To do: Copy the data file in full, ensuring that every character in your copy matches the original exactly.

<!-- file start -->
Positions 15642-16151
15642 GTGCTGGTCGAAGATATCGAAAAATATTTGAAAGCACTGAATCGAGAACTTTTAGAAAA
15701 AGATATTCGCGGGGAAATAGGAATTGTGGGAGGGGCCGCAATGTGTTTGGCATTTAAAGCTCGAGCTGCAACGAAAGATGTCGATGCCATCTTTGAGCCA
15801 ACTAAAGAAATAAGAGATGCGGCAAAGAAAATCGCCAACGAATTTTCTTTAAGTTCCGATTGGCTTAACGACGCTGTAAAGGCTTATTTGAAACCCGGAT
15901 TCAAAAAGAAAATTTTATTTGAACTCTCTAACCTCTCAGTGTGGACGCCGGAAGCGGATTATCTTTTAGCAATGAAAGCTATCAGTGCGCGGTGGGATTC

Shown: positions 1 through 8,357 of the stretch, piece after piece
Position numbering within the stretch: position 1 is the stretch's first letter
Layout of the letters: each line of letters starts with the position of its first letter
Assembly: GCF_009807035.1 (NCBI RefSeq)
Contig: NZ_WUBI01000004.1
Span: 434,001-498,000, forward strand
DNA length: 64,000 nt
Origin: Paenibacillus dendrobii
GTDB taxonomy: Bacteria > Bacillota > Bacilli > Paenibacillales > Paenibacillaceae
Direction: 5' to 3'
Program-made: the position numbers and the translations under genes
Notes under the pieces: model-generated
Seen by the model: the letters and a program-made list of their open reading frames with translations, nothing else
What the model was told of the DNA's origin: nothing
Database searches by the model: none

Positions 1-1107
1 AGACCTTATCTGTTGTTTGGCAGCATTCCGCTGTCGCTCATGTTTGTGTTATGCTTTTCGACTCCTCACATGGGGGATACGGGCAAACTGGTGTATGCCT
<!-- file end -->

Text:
Positions 15642-16151
15642 GTGCTGGTCGAAGATATCGAAAAATATTTGAAAGCACTGAATCGAGAACTTTTAGAAAA
15701 AGATATTCGCGGGGAAATAGGAATTGTGGGAGGGGCCGCAATGTGTTTGGCATTTAAAGCTCGAGCTGCAACGAAAGATGTCGATGCCATCTTTGAGCCA
15801 ACTAAAGAAATAAGAGATGCGGCAAAGAAAATCGCCAACGAATTTTCTTTAAGTTCCGATTGGCTTAACGACGCTGTAAAGGCTTATTTGAAACCCGGAT
15901 TCAAAAAGAAAATTTTATTTGAACTCTCTAACCTCTCAGTGTGGACGCCGGAAGCGGATTATCTTTTAGCAATGAAAGCTATCAGTGCGCGGTGGGATTC

Shown: positions 1 through 8,357 of the stretch, piece after piece
Position numbering within the stretch: position 1 is the stretch's first letter
Layout of the letters: each line of letters starts with the position of its first letter
Assembly: GCF_009807035.1 (NCBI RefSeq)
Contig: NZ_WUBI01000004.1
Span: 434,001-498,000, forward strand
DNA length: 64,000 nt
Origin: Paenibacillus dendrobii
GTDB taxonomy: Bacteria > Bacillota > Bacilli > Paenibacillales > Paenibacillaceae
Direction: 5' to 3'
Program-made: the position numbers and the translations under genes
Notes under the pieces: model-generated
Seen by the model: the letters and a program-made list of their open reading frames with translations, nothing else
What the model was told of the DNA's origin: nothing
Database searches by the model: none

Positions 1-1107
1 AGACCTTATCTGTTGTTTGGCAGCATTCCGCTGTCGCTCATGTTTGTGTTATGCTTTTCGACTCCTCACATGGGGGATACGGGCAAACTGGTGTATGCCT